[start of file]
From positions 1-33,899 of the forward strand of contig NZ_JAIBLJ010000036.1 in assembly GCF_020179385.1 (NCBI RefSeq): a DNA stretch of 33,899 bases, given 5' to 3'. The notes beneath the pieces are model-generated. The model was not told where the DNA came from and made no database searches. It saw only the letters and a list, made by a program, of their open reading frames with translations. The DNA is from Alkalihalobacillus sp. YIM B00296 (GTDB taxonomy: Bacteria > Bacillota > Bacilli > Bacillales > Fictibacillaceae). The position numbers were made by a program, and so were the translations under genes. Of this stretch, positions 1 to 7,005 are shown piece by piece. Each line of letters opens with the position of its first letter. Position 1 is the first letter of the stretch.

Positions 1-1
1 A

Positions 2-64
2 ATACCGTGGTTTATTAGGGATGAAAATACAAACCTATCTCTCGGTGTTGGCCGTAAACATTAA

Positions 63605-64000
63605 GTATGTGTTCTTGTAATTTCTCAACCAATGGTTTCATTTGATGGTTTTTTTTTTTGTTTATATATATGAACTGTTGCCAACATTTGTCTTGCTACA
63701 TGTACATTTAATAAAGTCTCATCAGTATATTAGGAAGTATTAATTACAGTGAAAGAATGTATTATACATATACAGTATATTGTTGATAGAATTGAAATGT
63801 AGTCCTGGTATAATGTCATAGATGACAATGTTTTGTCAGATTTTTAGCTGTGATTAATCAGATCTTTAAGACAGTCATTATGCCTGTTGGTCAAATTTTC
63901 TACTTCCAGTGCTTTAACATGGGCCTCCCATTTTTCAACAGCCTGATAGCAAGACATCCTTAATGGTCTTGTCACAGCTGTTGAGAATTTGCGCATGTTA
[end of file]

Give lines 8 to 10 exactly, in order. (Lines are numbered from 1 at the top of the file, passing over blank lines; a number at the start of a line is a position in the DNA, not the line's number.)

63701 TGTACATTTAATAAAGTCTCATCAGTATATTAGGAAGTATTAATTACAGTGAAAGAATGTATTATACATATACAGTATATTGTTGATAGAATTGAAATGT
63801 AGTCCTGGTATAATGTCATAGATGACAATGTTTTGTCAGATTTTTAGCTGTGATTAATCAGATCTTTAAGACAGTCATTATGCCTGTTGGTCAAATTTTC
63901 TACTTCCAGTGCTTTAACATGGGCCTCCCATTTTTCAACAGCCTGATAGCAAGACATCCTTAATGGTCTTGTCACAGCTGTTGAGAATTTGCGCATGTTA